Hello and welcome to the latest Other People’s Bookshelves, a series of posts set to feed into the natural filthy book lust we all feel and give you a fix through other people’s books and shelves. This week we are in South London to meet blogger, reviewer and crime fiction expert Ayo Onatade and have a nosey at all of her books. However before we do that let’s grab a nice cuppa and a fondant fancy or two (or three) that Ayo’s put out for us whilst we get to know a little more about her.
I am an avid reader, blogger and critic of anything and everything crime, detective and mystery fiction related. I live in South London and work as a civil servant with very senior members of the UK Judiciary as my day job. I hasten to add that my day job has nothing to do with my love of genre. I run the Shotsmag Confidential blog, review books and also write for Crimespree Magazine. I also give occasional papers and write academic articles on crime fiction. In 2014 I co-edited along with Len Tyler a collection of short stories entitled Bodies in the Bookshop. Amongst my family I am known as the family library. Whilst my main passion is crime fiction I do actually read other types of books though I don’t think my family actually believes me when I say this.
Do you keep all the books you read on your shelves or only your favourites, does a book have to be REALLY good to end up on your shelves or is there a system like one in one out, etc?
I can categorically say that the books on my bookshelves have nothing to do with whether or not they are my favourites or if they are really good. It is more a matter of having somewhere to store them and being able to get my hands on a book when I need it. I certainly do not have a system of one in one out! God forbid. I can barely get rid of books. If that were the case, what would I do with all my “comfort reads” and books that I want to keep? I freely admit that I am to a certain extent a book hoarder and I can get very upset when books are not treated or looked after very well. I do however have periods where I look at the state of my study and flat in general and shake my head in dismay when I take in the amount of books that I have. The books that I tend to keep fall into a number of categories and are invariably the ones that I value. They are my signed first editions (especially those of authors whose works I really love), my reference books and literary criticism on crime fiction, which are incredibly useful when I am trying to write a paper and I don’t want to traipse up to the British Library, my comfort reads and books given to me as presents. I will give away duplicates (especially if I have my own copy already), books that I know that I am not going to read again and occasionally books that I have been judging. With the cutbacks and the closure of many libraries I have found myself giving quite a large number of books to my local library, which luckily for me is at the end of my road. I think that it is outrageous the way in which libraries are being dismantled. The other person who gets books is my local postman who reads a lot and it is my way of saying thank you since he is the one who as to lug a post bag full of books up to my flat every Saturday.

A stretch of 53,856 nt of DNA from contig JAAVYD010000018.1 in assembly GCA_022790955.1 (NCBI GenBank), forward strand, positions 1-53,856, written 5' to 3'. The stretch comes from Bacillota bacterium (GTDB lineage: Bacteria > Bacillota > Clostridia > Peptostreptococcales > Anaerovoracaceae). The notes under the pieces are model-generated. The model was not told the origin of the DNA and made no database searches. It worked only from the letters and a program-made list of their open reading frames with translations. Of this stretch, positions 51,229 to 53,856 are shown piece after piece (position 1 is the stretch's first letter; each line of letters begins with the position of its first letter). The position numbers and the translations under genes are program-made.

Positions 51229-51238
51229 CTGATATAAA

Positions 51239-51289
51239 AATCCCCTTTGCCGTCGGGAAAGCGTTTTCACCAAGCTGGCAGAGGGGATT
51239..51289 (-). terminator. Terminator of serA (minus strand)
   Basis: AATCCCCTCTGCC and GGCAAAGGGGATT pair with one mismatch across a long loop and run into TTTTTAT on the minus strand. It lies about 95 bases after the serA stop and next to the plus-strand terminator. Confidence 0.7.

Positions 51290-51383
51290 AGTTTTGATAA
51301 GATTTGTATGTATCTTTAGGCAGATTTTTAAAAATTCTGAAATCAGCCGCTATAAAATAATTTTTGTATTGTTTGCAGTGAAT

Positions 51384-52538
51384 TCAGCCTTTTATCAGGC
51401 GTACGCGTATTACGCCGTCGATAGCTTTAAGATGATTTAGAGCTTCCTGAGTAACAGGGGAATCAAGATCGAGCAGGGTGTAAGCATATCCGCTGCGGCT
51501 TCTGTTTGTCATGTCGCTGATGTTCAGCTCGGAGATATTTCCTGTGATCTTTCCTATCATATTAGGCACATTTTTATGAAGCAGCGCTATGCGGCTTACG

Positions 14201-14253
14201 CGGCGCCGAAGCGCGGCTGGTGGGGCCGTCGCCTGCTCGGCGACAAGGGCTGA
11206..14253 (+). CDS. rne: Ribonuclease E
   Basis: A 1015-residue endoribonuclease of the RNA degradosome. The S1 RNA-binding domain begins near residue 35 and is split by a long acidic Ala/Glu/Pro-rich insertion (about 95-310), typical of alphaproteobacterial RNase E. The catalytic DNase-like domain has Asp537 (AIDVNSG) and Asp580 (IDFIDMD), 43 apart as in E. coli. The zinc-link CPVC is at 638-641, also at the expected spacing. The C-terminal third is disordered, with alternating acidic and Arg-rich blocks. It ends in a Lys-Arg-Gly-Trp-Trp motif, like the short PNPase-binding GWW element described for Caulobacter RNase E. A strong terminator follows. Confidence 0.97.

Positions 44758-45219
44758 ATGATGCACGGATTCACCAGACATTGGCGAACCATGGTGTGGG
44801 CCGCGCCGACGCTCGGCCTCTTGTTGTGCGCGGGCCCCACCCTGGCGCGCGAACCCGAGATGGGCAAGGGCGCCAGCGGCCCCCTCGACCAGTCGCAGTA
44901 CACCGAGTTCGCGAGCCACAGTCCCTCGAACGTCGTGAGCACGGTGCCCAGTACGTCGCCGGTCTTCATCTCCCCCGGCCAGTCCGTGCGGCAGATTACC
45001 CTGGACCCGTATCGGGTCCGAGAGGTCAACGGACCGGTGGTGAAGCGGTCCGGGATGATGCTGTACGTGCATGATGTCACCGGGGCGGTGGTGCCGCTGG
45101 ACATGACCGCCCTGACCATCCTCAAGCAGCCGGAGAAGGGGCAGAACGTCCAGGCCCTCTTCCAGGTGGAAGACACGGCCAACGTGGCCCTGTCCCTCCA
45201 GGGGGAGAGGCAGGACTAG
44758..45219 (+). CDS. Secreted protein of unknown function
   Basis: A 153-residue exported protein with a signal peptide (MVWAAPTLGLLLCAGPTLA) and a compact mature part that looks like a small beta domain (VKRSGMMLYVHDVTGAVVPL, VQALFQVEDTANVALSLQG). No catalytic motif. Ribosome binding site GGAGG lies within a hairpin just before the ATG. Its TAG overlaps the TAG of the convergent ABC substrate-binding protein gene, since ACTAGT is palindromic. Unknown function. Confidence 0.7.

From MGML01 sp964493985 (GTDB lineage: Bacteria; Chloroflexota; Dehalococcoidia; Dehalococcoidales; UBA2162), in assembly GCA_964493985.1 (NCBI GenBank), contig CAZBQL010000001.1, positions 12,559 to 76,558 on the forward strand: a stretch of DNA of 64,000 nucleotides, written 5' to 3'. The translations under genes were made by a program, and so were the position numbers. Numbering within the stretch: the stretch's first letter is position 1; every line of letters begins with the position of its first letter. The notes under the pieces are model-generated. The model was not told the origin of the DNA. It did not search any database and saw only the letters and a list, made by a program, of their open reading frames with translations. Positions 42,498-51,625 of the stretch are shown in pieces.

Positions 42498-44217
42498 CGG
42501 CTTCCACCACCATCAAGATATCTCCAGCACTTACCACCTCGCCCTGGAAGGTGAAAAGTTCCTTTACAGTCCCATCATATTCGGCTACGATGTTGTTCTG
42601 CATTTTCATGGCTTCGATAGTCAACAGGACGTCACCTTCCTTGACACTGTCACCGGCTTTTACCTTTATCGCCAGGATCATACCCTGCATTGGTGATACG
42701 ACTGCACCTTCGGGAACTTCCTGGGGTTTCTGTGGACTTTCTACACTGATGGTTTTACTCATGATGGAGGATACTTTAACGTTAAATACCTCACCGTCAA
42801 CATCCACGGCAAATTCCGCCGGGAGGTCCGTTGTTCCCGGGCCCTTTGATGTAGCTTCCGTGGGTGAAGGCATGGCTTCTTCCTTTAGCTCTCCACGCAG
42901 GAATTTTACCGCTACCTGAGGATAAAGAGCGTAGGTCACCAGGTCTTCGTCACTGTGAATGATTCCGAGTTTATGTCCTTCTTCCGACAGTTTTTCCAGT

Do you organise your shelves in a certain way? For example do you have them in alphabetical order of author, or colour coded? Do you have different bookshelves for different books (for example, I have all my read books on one shelf, crime on another and my TBR on even more shelves) or systems of separating them/spreading them out? Do you cull your bookshelves ever?
My shelves are organised in a very disorganised way. They are not in alphabetical order of author but I have for example all my crime fiction reference books and literary criticism on crime fiction in one place, my short story anthologies are together and most of my historical crime novels are together in one place as well. Also my non-crime books are gathered together. Aside from that I generally tend to group an author’s books together in one place. However, it doesn’t always work and I am not really too bothered as I generally tend to know where a book is when I am looking for it. My TBR pile is all over the place. My TBR pile tends to be split into books that I am planning on reading because I want to review them, books that I want to read for pleasure and books that I am reading because I am judging an award. Culling my books upsets me but over the years I have become a lot more resilient about it. I do purge my collection but generally tend to do it through gritted teeth and with a lot of angst.
What was the first book you ever bought with your own money and does it reside on your shelves now?
I honestly can’t remember the first book I ever bought with my own money. I can remember the books that have had a significant meaning for me for various reasons. The first is The Mysterious Affair at Styles by Agatha Christie. This was the very first mystery novel that I read and unknowingly introduced me to my love of crime, mystery and detective fiction. The second book is Things Fall Apart by Chinua Achebe. I read this whilst I was at secondary school and it was the first African novel that looked at the social and political aspects of Igbo society and the effects of European colonisation on Africa. My Family and Other Animals by Gerald Durrell, which for me was the first, ever autobiography that I read that did not seem to be an autobiography. It was funny, full of interesting information about collecting animals and what fun it was to live in Corfu with a rather eccentric family full of love. The Maltese Falcon by Dashiell Hammett and Farewell my Lovely by Raymond Chandler changed my crime fiction reading tastes forever. Ian Fleming’s Casino Royale, which is the first of the Bond books. Reading it after I had started to watch the Bond films certainly confirmed for me the saying “Never judge a book by its movie” by J W Eagan. The first Casino Royale film featuring David Niven is a prime example. I have all these books on my bookshelf and every time I see them they make me smile and bring back memories.
Are there any guilty pleasures on your bookshelves you would be embarrassed people might see, or like me do you have a hidden shelf for those somewhere else in the house?